Nov 07, 2013 | 12:52 PM

Putting the Pop Back in Poppy

Like his dad, Robert Trent Jones, Jr. has always been a globetrotter. At present, he’s working on courses as far-flung as Argentina, Colombia, England, and China, but the Palo Alto, Calif.-based designer also works extensively in his home state. In fact, he’s wrapping up a complete rebuild of Poppy Hills, a public-access venue on the Monterey Peninsula originally built in 1986 as the home course of the Northern California Golf Association. RTJ II, in partnership with the association, has reduced the amount of irrigated turf to conserve water and introduced transitional sandy areas between turf and forest. It reopens next srping, but no word as yet if the course will ever find its way back into the rota of the AT&T Pebble Beach National Pro-Am. The pros disliked the tree-lined course, ravine-slashed course with its sharp doglegs and huge funky greens (inspired by those at Augusta National), but of course Cypress Point, for which it was substituted, was a tough act to follow. Despite the changes-for-the-better at Poppy Hills, expect the current AT&T rota—Pebble Beach, Spyglass Hill, and Monterey Peninsula CC’s Shore Course—to remain intact.

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Nov 06, 2013 | 12:08 PM

White House to Clubhouse

Post-presidency, George W. Bush seems to be making up for lost time on the links, according to a story in Sunday’s New York Times, and has taken up the game again with a passion. Living in a relatively modest home in Dallas, albeit one with a putting green, he’s kept a similarly low profile in his public life, too, unless you happen to be a member at Brook Hollow Golf Glub or Las Colinas Country Club, where he likes to play early with anyone who’s around. One friend described him as a “golf-aholic”—a far cry from when he was in office and gave up the game during his first term out of deference to the troops. “I don’t want some mom whose son may have recently died to see the commander in chief playing golf,” he said at the time, but he told Golf Channel recently that he doesn’t hold President Obama’s 100-plus rounds in office against him. “I see our president criticized for playing golf. I think he ought to play golf. I know what it’s like to be in the bubble. I know the pressures of the job, and to be able to get outside and play golf with some of your pals is important for the president. It does give you an outlet.”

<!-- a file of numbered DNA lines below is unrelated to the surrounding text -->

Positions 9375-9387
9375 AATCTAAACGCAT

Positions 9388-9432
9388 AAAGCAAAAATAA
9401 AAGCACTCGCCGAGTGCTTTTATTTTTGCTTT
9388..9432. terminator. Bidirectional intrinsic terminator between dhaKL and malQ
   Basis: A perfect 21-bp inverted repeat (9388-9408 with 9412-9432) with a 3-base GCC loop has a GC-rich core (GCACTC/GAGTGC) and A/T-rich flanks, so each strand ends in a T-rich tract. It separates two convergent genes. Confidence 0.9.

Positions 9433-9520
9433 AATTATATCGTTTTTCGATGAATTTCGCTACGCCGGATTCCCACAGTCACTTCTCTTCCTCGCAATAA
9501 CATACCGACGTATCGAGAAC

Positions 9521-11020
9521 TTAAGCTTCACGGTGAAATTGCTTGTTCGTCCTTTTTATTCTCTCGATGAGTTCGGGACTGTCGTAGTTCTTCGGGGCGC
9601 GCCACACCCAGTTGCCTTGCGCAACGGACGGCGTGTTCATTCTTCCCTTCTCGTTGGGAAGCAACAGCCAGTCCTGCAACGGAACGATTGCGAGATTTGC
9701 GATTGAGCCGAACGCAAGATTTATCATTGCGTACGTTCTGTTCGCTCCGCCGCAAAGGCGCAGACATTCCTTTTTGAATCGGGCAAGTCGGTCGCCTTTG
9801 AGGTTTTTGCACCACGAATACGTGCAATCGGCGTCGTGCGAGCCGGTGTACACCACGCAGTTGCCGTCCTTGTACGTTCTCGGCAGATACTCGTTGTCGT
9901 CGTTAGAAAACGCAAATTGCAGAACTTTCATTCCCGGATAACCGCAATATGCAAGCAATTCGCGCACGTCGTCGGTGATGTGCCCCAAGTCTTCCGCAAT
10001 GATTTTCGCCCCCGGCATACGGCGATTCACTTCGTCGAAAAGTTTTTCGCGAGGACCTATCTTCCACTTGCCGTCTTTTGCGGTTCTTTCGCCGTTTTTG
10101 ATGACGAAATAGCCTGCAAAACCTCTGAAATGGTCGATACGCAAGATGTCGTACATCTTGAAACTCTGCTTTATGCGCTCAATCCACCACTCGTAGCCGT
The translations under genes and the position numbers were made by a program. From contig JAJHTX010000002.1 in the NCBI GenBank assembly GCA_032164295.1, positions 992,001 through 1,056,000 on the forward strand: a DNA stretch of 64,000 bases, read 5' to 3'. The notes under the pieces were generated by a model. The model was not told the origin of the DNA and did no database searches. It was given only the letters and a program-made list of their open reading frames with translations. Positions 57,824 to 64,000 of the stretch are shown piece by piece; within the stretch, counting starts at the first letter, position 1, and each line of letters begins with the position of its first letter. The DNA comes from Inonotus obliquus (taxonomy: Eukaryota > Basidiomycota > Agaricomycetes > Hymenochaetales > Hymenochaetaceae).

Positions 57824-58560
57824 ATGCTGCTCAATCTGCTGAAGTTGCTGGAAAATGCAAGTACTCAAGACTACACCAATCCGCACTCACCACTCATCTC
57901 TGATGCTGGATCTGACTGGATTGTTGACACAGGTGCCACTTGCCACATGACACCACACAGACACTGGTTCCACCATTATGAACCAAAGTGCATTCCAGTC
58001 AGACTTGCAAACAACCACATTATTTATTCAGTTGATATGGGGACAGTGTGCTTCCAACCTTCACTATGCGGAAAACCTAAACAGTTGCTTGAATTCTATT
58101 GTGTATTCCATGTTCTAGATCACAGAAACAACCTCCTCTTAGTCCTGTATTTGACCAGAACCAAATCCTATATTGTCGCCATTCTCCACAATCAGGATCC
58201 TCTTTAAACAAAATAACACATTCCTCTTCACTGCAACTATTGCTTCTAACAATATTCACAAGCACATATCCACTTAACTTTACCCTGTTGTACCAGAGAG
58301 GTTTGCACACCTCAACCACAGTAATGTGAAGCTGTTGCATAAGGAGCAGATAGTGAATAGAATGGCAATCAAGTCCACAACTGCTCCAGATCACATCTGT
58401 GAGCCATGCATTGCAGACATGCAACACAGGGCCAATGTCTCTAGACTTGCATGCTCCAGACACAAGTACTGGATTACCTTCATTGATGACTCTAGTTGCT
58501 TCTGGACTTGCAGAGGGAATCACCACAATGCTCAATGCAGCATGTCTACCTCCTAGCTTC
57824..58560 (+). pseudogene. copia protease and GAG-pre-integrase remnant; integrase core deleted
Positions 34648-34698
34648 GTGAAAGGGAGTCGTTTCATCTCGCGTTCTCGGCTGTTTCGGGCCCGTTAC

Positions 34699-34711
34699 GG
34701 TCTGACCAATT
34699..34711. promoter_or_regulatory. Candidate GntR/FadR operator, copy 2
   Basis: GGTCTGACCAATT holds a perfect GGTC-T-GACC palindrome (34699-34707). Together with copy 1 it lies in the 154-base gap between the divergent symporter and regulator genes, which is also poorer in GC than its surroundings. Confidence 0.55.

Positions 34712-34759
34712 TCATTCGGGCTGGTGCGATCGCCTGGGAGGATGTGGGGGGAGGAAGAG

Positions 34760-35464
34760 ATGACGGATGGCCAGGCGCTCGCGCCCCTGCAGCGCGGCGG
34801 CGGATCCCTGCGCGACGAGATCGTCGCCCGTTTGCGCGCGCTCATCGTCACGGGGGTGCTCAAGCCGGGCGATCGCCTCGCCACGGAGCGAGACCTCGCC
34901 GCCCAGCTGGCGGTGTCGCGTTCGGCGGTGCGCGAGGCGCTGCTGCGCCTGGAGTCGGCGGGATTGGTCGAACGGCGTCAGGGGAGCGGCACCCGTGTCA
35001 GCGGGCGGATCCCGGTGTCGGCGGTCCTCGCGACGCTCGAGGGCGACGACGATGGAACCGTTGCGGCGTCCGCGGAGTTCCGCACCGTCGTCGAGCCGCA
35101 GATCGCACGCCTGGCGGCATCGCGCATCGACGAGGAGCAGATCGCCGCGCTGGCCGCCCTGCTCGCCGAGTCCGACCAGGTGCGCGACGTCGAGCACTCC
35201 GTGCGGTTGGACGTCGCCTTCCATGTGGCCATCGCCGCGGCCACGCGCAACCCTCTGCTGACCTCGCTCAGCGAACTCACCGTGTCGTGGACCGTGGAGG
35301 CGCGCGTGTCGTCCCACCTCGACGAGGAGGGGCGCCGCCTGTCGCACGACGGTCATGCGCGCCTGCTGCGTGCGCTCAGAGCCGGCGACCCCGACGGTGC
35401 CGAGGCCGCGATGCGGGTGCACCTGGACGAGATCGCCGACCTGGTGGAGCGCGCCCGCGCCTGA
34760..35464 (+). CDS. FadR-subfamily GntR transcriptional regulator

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Nov 05, 2013 | 01:42 PM

Out With the Old

The bulldozers returned to St. Andrews this week to begin Phase 2 of the controversial changes to the Old Course. With last year’s alterations to holes 2, 7, 11, and 17 completed, work is now underway at 3, 4, 6, 9, and 15. The changes include recontouring of green surrounds, moving bunkers closer to greens, shaving back a fairway mound at the 4th, and adding new bunkers at holes 3 and 9—the first new bunkers on the Old Course since 1949. The R&A’s consulting architect Martin Hawtree is supervising the work which is intended to stiffen the challenge of the Old Course in preparation for the return of the Open Championship in 2015.

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Nov 04, 2013 | 10:51 AM

What Did One American Architect Say To The Other?

The man on the right, with the microphone, is golf course designer Rees Jones. The man on the left, with the scroll, is Thomas Jefferson. Actually, it’s actor Bill Barker, who portrays the third President and noted architect (Monticello, the University of Virginia) as part of the “living history” on display at Colonial Williamsburg. The occasion was this past weekend’s celebration of the 50th anniversary of the opening of the Gold Course at Colonial Williamsburg’s Golden Horseshoe Golf Club. The course was built by Robert Trent Jones Sr., and redesigned 15 years ago by son Rees, who described the course—widely regarded as one of Jones Sr.’s finest—as “precise with some of the best greens and par threes in the game.” The festivities featured a conversation between Messrs. Jones and Jefferson in which they discussed architecture, golf, and the importance of outdoor activities. Plus there was a commemorative round on the Gold Course, which began with a different sort of “shot heard ‘round the world”—a “musket start” provided by riflemen in period dress.

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